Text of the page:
I am also quite sure that these cartoons will be used as justification for anti-semitic, anti-Christian and anti-western propaganda across the Middle East, defended on the grounds of free-speech. No doubt neo-Nazis will be licking their lips as well. So, a failure to show respectful restraint on the part of European editors has led to the patently ludicrous situation that the most significant defence of free-speech that Europe has made in recent times is based round the right to publish religiously offensive images, rather than on the issues of state censorship and the rights to free expression, so curtailed as they are in large sections of the world. I imagine that many authoritarians across the Muslim in particular world are lapping up what must appear to be the most persuasive case against western style freedom of speech – handed to them by European liberal intelligentsia – that freedom of speech is incompatible with an Islamic way of life. But then, if one is ironic, perhaps one can enjoy pyrrhic victories.

  11. Despite your French it is Mohammed in the same way that Life of Brian was about Jesus. This is actually more offensive than the Jesus joke for 2 reasons.
    1) Depiction of the Jesus on a cross isn’t inherently blasphemous whereas depiction of Mohammed is.
    2) The people doing it aren’t Islamic. This is where the Dave Allan comparison doesn’t hold – Dave was noticeably an Irish Catholic – which is why him telling anti-Paisly jokes would not have been funny. This is also why the fatwa against Rushdie, brought up in Islam, was a more important moral issue.

    Despite that I approve of the right to publish it but having a right doen’t stop it being discouteous (& not actually very funny).

  12. Simon,

    I’m just not impressed by your “don’t scare the horses” approach. The flipside to your pessimistic view is that this whole wrangle is both increasing understanding in the West about Islam and challenging the notion that Muslims have a right to not be offended. I can see a lot of good and mutual understanding coming out of this mess. None of which is to deny that there won’t be a mess in the meantime, but mess is the natural by-product of living in an Open Society.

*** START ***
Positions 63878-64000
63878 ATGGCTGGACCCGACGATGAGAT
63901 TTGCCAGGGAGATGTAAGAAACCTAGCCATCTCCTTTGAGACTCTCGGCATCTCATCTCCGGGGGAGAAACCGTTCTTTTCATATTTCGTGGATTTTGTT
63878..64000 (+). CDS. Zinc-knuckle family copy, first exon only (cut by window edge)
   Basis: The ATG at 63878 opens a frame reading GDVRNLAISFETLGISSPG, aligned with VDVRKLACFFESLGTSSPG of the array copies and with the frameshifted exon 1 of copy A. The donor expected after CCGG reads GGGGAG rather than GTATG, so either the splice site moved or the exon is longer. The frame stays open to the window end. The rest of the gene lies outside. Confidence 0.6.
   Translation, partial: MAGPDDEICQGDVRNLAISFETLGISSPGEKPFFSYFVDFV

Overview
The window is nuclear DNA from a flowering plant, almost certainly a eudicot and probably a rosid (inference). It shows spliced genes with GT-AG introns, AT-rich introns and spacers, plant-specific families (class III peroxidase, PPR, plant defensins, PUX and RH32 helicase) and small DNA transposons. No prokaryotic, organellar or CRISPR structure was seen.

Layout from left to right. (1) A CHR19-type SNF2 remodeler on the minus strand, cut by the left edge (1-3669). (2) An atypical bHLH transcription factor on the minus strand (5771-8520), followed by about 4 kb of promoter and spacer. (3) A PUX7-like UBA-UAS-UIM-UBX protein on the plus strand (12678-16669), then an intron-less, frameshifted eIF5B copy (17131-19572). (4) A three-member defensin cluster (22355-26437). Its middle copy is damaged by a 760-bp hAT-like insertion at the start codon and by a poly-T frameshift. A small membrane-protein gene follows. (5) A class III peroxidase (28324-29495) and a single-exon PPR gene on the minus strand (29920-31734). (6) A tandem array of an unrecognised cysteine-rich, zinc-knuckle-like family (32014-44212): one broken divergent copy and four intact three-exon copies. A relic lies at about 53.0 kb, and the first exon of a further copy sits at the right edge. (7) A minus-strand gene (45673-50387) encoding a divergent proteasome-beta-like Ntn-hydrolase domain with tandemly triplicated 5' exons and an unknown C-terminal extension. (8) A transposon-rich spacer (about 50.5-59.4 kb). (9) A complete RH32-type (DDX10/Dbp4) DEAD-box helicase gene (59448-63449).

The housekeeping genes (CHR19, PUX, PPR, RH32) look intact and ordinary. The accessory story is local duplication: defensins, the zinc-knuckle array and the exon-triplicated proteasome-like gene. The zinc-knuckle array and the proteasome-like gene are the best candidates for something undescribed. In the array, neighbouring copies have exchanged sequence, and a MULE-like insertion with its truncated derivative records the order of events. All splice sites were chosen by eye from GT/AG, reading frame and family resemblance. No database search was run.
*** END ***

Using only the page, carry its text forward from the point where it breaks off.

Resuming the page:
And it isn’t irony. I’m being the exact opposite of ironic by posting that image. How is making the simple observation that a drawing of X is not the same thing as X ironic? You might not have a sense of irony, but at least take the trouble to understand the concept!

  13. James, if something is not worth publishing once, it is not worth publishing merely because it has become controversial. Indeed, if there was a violent reaction to neo-Nazi propaganda I would think it deeply counter-productive to republish that in the name of free speech. By republishing the cartoons the editors are behaving in a petty tit for tat way; and we are allowing ourselves to be provoked by Islamist extremists. Across much of the Islamic world there is precious little freedom of speech and freedom of expression. As we seem to indulge hatred against Mohammed, so it will become easier for hatred directed towards Jews, Christians and secularism to be ‘excused’ with recourse to moral equivalence, while the chance of increased freedom of speech within the Islamic world to be resisted on the grounds of the defence of Islam. I am not worried about scaring the horses; rather I am taking a different viewpoint – that the republishers would have been better advised to judge whether the cartoons would ordinarily have been published (probably not), and whether it might have been better to observe the Christian maxim to turn the other cheek rather than risk an escalation to no good effect.

  14. Now these anally retentive morons are imprisoning english teachers. Too frightened/paranoid to allow any other religion into their 3rd world/13th Century country they have no sense humour or humanity what are they going to do next? Imprison the CHILDREN?? Oh – they already do that, oh well – SUDAN YOU ARE PATHETIC!